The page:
February 16, 2018
Last December’s enactment of federal tax reform generated lots of media buzz about employers granting bonuses or giving wage increases. Other compensation adjustments have been in vogue as well – including a renewed look at the employer subsidy for benefit costs (particularly health coverage costs). But if an employer increases its subsidy (and therefore reduces the employee’s required contribution), does that give the employees a chance to change their elections?
Cafeteria Plan Change in Status
The answer for a given employer requires a close look at the specific facts and circumstances. In particular, an employee’s ability to adjust his or her election depends: (1) on whether the applicable plan documents include language permitting cost-related election changes; and (2) whether the group health plan’s cost change would be considered “significant” or “insignificant.”
Significant v. Insignificant Group Health Plan Cost Change
The IRS rule is that if the cost changes are considered “insignificant,” then the cafeteria plan can automatically adjust the amount of pre-tax employee contributions. The employee is not allowed any election adjustments, but the employee’s election will be automatically adjusted to reflect the change in amount.
By contrast, if the group health plan cost change is deemed “significant,” then employees who are affected by the change may have the option to change their elections. If the employee contribution gets significantly less expensive because the employer is using some of its tax savings to increase its benefits subsidy, then employees can buy up to more expensive coverage, or enroll in coverage if not previously enrolled. Note, however, that a participant already enrolled in the most expensive coverage would not be able to change his or her election. This makes sense because if they were willing to pay the cost for the most expensive option before it decreased, they should not have an issue with paying the lower cost.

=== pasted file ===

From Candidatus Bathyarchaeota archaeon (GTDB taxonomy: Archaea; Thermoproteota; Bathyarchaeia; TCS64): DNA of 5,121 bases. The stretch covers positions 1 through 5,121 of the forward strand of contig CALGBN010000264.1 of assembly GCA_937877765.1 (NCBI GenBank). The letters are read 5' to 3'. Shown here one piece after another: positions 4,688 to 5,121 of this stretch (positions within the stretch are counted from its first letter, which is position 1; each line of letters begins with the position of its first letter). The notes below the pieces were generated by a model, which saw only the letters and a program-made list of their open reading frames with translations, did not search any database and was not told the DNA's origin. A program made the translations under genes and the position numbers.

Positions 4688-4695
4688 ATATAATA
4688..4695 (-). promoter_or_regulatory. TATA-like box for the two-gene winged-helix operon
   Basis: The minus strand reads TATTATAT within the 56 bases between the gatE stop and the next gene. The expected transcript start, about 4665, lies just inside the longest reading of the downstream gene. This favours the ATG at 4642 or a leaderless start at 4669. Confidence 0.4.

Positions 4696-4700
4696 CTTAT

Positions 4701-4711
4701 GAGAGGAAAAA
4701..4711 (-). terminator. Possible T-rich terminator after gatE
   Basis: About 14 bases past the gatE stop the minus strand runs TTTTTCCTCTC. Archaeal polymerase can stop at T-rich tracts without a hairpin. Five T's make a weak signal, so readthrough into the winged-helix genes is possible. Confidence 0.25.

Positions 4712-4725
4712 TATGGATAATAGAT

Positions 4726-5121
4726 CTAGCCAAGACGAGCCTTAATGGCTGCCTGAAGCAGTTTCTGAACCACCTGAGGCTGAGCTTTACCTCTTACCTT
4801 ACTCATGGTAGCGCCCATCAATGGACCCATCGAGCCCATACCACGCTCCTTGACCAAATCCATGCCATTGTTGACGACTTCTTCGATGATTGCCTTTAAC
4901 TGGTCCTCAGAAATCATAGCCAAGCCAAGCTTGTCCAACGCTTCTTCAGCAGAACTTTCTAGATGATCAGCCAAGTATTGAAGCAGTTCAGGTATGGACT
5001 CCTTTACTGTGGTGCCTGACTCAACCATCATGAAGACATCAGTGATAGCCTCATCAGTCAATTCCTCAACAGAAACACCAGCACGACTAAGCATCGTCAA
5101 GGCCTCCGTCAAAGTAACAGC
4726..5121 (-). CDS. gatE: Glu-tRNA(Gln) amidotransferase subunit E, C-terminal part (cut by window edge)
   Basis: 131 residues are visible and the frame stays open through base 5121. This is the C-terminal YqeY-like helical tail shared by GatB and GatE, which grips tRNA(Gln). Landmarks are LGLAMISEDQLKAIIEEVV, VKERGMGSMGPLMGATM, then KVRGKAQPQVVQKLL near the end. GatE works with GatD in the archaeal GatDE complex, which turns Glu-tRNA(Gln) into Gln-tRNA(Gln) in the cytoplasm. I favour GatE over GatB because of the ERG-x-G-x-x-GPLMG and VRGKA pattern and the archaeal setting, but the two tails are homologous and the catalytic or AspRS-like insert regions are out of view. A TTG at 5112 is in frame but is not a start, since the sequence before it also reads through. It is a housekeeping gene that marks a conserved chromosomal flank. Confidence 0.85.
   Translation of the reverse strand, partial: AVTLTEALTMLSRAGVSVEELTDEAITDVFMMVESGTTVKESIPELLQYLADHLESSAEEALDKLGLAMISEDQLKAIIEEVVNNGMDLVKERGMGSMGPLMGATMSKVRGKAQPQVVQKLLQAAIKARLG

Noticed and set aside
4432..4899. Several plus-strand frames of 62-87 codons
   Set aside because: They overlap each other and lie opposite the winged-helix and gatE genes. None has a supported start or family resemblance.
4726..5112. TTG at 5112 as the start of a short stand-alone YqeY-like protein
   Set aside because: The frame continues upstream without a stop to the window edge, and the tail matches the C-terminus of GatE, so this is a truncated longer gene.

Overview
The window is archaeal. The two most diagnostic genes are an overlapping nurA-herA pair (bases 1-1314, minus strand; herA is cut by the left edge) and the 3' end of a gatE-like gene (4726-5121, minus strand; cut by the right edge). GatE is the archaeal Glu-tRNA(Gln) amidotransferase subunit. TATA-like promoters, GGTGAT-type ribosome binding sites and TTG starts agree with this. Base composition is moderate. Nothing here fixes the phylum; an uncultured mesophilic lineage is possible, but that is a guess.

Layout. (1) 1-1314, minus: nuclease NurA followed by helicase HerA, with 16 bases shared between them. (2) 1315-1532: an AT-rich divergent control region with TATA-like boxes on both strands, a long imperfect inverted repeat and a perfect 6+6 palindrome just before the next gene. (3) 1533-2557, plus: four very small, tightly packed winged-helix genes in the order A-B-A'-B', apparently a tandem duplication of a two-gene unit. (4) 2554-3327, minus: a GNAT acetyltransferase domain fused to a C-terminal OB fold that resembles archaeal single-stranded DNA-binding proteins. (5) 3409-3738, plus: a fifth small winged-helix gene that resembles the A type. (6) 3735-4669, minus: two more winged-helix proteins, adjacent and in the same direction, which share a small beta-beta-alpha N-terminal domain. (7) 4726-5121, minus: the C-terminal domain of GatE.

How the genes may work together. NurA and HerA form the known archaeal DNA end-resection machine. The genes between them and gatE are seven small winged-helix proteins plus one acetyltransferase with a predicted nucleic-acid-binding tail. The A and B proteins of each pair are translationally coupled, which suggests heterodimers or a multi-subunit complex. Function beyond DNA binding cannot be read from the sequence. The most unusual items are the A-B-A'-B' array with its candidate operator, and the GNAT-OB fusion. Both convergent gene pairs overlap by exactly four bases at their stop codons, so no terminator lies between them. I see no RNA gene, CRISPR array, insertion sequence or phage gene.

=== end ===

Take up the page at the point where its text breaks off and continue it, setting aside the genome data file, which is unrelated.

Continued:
While cost increases are not necessarily the likely response to tax reform, if the employee contribution gets significantly more expensive, then employees can change elections and switch to lower cost coverage. In other words, the person could move from a gold-type health benefit to a less expensive silver-type health benefit or from silver to bronze. Specifically, the person is only allowed to move down the “cost” ladder to any similar but more affordable coverage; if the person was already using the lowest price coverage tier (e.g. already sitting at the lowest rung of the ladder), under IRS rules he’d be out of luck. However, as one exception to that rule, if an employer only offers one coverage option, and the cost increases, then employees may drop coverage altogether.
This limited ability to switch coverage is different from the employer being obliged to offer a mid-year open enrollment opportunity to everyone. For example, if the employee contribution to health insurance went down, that would not give employees the right to enroll in a health flexible spending account or to change elections for other benefits (like vision and dental insurance). The employees’ rights would be limited to change in health insurance.
But what does it mean for a cost change to be “significant” or “insignificant”? Officially, the IRS has never defined these terms. Therefore, employers have to evaluate all the relevant facts and circumstances to determine if a cost change is significant or insignificant. For example, this could include the following factors:
- The change in cost relative to the pay of its typical worker. A change of a few dollars in cost could be significant for a low-wage workforce, but may not be significant for a higher-paid workforce.